Trigger Warning: suicide and suicidal thoughts
Nerissa Young, a lecturer from Ohio University specializing in mental health and media, and Erica Hill, a news director affected by suicide, hosted a reporting on suicide session at EIJ19.
Mental health is prominent in today’s news cycle, with suicide being at the forefront of discussions. The World Health Organization reports suicide as the 18th leading cause of death worldwide. The Society of Professional Journalists Code of Ethics says to minimize harm. Journalists have a responsibility to report on suicide in ways that don’t condemn or perpetuate myths and copycat suicides.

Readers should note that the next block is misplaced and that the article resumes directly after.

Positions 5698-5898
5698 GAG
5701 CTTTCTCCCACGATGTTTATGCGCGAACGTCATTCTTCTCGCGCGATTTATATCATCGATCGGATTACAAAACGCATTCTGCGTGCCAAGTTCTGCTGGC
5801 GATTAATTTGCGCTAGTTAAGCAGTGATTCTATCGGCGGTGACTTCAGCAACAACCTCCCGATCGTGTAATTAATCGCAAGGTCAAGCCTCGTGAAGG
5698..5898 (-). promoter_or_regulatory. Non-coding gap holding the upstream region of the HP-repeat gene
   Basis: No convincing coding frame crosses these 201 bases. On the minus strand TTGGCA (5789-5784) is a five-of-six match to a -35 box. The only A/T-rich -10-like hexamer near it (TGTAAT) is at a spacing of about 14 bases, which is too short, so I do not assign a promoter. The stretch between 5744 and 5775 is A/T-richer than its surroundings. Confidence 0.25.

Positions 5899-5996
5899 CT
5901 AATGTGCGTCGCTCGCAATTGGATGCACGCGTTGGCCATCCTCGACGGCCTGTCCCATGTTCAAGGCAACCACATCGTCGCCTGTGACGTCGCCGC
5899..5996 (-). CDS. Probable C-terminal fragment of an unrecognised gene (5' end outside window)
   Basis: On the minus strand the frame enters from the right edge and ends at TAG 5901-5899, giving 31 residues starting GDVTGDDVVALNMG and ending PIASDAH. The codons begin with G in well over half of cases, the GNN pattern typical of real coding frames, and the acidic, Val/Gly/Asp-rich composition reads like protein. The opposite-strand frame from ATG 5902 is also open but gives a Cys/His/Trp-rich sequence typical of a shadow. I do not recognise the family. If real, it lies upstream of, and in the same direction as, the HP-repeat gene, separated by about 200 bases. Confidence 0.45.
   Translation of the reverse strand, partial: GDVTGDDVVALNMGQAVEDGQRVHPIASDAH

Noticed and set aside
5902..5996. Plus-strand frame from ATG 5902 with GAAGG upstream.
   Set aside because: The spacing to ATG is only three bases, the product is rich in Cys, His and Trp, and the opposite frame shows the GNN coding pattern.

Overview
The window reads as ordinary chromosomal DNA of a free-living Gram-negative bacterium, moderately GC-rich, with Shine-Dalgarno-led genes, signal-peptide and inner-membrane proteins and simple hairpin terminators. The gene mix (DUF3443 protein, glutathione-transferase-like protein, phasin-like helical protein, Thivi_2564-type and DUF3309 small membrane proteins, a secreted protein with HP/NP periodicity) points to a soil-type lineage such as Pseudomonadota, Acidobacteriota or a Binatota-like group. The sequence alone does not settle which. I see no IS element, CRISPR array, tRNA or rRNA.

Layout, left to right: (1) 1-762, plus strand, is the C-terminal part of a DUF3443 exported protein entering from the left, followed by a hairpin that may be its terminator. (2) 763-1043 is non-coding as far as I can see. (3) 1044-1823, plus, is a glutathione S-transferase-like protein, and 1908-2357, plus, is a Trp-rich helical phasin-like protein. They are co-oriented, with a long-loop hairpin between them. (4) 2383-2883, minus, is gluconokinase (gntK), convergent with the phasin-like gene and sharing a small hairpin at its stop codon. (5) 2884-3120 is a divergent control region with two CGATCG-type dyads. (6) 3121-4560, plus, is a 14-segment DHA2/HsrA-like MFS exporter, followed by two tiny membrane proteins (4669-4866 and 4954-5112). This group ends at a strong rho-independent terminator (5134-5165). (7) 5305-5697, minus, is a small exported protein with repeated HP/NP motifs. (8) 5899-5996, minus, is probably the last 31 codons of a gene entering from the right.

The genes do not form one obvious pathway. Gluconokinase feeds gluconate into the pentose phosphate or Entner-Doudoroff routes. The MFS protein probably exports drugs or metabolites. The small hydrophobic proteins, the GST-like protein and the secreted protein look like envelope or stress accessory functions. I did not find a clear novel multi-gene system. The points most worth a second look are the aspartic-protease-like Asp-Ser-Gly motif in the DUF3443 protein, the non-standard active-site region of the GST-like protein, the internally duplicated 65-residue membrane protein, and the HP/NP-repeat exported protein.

Here are a list of five tips Young and Hill recommend when reporting about suicide.
- Do not use “committed suicide”- The term implies someone did something wrong. Use “died by suicide” instead.
- Do not report on the method of the suicide- This can lead to an uptake in suicides, especially those using that specific method.
- Always place a trigger warning at the beginning of the story and resources at the end- This allows those who are struggling, a way to get help.
- Convey suicide as a health problem that can be reduced with proper support and treatment- Suicidal thoughts can get better for individuals with treatment.
- Be proactive- Report stories about the suicide statistics more than just when a suicide happens.
If you or someone you know is having suicidal thoughts please call the National Suicide Prevention Lifeline 1-800-273-TALK (8255) or text “home” to the Crisis Text Line at 741-741